Wednesday, August 31, 2005

Just the Facts, Ma'am

A brief logistical update:

We are in Memphis for another night. Tomorrow dear Annou will fly on to Virginia to stay with my folks (she doesn't need to be slogging around the Deep South for weeks on end). Our friend Maysey's family has been incredibly kind, offering use of their vacation home on Perdido Bay in Alabama for the next month (it was far enough east to avoid any substantial damage - it even has power!). We will be heading their tomorrow and meeting up with other refugee friends (Ana, Zack, Miranda, and Phillip).

We will be comfortable there (actually it's incredibly lovely), and it's a little over three hours east of New Orleans, so if they do start letting people back into the city any time in the next month, I will be able to get into town to assess our situation.

I just did the most Road Warrior thing I've ever done in my life. I filled up a pallet of gasoline cans to take with us because we've been hearing reports of gas scarcities further south. Now I've got to install the crossbow turret in the back of the car to shoot any biker punks that might try to steal it.

Until next time...

Happy Birthday, Annou!

It's my darling aunt's birthday today. I won't say which one (a lady never tells), but I will say it's a major one. Happy Birthday!

I tell you what, nothing says "party" like evacuating your devastated city and not being able to return for weeks or months. Whoo hoo! Well, at least we're alive and not on a roof.

I'm too tired, frazzled, and stupid right now to say more. We're fine. We're figuring out our next steps. Onward and upward.

I will simply say that most people are fundamentally decent and good. Disasters bring out the best in everyone, and we're deeply grateful for the concern and help of all the kind people we've dealt with.

Tuesday, August 30, 2005

Detailed N.O. Information

The Times-Picayune feed I mentioned in my earlier post appears to be quiet for the moment (ever since they evacuated the building due to rising waters this morning). Erratic but detailed information is still available from the forums hosted by (look under "Local - 'Town Hall' Forums"). They are broken out by parish and neighborhood. You have to sift, but you can find a decent amount of specific information about particular neighborhoods.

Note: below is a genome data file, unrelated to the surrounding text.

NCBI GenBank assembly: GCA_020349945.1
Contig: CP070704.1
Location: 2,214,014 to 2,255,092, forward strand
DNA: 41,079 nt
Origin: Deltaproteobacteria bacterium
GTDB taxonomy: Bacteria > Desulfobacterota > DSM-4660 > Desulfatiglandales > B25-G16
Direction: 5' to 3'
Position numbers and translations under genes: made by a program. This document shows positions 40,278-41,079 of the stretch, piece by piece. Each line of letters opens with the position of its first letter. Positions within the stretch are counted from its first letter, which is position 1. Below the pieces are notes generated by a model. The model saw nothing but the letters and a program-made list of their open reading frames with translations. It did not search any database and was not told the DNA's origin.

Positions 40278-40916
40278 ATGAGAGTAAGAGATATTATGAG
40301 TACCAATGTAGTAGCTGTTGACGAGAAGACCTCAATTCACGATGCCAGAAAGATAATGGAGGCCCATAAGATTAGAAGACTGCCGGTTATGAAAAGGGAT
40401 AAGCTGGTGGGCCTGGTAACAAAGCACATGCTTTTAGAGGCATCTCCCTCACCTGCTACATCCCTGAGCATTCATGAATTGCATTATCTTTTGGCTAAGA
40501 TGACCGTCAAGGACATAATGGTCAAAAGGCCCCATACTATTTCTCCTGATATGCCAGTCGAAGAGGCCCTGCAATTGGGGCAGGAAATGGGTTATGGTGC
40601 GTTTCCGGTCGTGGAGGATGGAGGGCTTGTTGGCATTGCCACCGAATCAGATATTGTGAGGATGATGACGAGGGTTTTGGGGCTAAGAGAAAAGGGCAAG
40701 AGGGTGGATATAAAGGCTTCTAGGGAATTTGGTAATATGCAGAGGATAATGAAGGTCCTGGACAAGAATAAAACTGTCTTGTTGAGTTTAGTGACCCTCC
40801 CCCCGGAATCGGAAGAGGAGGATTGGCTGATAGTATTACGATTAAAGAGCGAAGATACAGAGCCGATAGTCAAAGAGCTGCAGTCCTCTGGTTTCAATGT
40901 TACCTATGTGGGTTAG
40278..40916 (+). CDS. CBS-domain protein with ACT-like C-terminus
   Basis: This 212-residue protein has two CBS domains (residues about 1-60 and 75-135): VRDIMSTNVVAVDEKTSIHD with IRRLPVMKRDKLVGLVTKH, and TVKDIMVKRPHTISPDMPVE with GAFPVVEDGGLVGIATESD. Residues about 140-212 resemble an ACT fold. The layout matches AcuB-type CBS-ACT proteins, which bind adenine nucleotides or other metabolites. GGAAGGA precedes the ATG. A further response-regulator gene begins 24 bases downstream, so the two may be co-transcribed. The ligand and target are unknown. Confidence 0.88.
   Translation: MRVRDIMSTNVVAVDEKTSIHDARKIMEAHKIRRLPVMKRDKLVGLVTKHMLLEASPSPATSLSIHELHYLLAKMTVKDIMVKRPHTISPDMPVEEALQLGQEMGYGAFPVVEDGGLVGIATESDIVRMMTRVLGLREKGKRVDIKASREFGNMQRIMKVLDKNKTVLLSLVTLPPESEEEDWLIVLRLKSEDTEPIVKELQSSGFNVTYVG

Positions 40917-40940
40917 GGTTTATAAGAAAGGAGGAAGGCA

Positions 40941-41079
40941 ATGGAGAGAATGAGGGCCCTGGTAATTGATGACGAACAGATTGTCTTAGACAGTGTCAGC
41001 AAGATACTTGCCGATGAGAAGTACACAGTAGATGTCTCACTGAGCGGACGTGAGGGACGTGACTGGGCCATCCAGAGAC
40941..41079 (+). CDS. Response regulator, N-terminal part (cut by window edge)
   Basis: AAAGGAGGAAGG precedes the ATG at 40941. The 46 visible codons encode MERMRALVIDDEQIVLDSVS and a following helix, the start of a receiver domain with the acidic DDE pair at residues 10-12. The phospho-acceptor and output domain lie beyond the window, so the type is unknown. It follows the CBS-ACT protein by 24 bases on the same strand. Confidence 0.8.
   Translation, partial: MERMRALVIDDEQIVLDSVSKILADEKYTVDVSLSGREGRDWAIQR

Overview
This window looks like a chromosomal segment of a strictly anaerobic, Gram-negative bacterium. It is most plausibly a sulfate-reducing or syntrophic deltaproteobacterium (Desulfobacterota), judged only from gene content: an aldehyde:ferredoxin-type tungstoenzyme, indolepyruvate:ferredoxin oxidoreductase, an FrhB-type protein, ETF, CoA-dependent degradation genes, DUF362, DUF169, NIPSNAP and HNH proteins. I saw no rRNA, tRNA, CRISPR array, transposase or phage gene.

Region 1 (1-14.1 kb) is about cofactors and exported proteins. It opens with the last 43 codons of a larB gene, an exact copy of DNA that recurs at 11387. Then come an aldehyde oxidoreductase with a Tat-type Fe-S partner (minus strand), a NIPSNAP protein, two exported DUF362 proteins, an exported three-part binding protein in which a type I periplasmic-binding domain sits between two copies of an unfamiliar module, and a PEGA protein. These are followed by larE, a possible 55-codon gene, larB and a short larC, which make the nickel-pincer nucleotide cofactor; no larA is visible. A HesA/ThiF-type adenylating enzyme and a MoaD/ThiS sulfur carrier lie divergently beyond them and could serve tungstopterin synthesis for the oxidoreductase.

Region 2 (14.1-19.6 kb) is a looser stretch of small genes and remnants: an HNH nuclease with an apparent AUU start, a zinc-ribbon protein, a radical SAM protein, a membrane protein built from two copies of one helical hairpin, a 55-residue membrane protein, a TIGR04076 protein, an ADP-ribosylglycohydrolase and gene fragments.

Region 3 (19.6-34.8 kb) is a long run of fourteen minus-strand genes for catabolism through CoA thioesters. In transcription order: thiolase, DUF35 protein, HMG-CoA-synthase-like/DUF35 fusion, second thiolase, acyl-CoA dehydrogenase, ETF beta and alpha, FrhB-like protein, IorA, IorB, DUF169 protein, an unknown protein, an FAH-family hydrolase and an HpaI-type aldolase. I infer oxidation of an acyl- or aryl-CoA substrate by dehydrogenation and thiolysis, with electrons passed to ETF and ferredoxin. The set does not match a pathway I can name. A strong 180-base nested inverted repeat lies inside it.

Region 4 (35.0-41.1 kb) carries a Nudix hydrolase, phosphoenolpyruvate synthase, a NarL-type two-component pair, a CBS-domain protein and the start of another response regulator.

An Awful Mess

We've avoided the worst, a situation in which there would have been destruction of an entirely different order of magnitude, but this really is awful mess. Huge parts of the city are up to their rooves in water. The stories of people downtown trapped in their attics or on their rooftops crying for help through the night are horrible. Major bridges and highways into and out of the city are damaged or knocked out. Power may be out for a month or more. This morning there are reports of additional levee breaks, and water in many parts of the city is rising, not receding (for anyone looking for detailed, neighborhood by neighborhood information, the Times-Picayune's breaking newsfeed,, is the best source I've found so far). Our neighborhood, Uptown, has, thus far, faired better than most. Of course, we still don't know how this will all play out.

The dining area of our motel is full of anxious refugees worrying about their homes, swapping bits of information, and trying to figure out when they'll get home and what they'll find. At this point, it's impossible to plan the next step. We're just holding tight, gathering information, keeping busy, and waiting.

Monday, August 29, 2005

Oh, Joy!

Thank you, everyone, for your kind words and thoughts. We are profoundly relieved to see that the worst has not happened. Certainly, this story isn't over. It's an ugly storm. Obviously there's been substantial damage in some areas, and of course we're wondering how our home and belongings faired, but we have a city to return to. We've escaped the truly catastrophic devastation and loss of life that could have been. At this point, anything beyond that is just lagniappe.

Again, thank you.

Sunday, August 28, 2005

Oh, Crap!

We're in Memphis. We're fine.

Do whatever prayer-like thing you do for the city of New Orleans and all our neighbors in the path of this awful storm.

Saturday, August 27, 2005


I'm sick of hurricanes. At least "Katrina" sounds like a nasty, Muscovite, femme fatale. Better than wimpy, ol' Dennis.

Wish us luck.

Friday, August 26, 2005

I Like My Jokes Like I Like My Chicken...

... clean, spontaneous, and dark.

Alright, so normally I stray away from passing along these silly Internet diversions (preferring, instead, to generate my own utterly ridiculous ways to waste time), but I'm bored so what the hell.

This is my output from the 3 Variable Funny Test. I am "Cutting Edge" (yes!) with a variable breakdown of: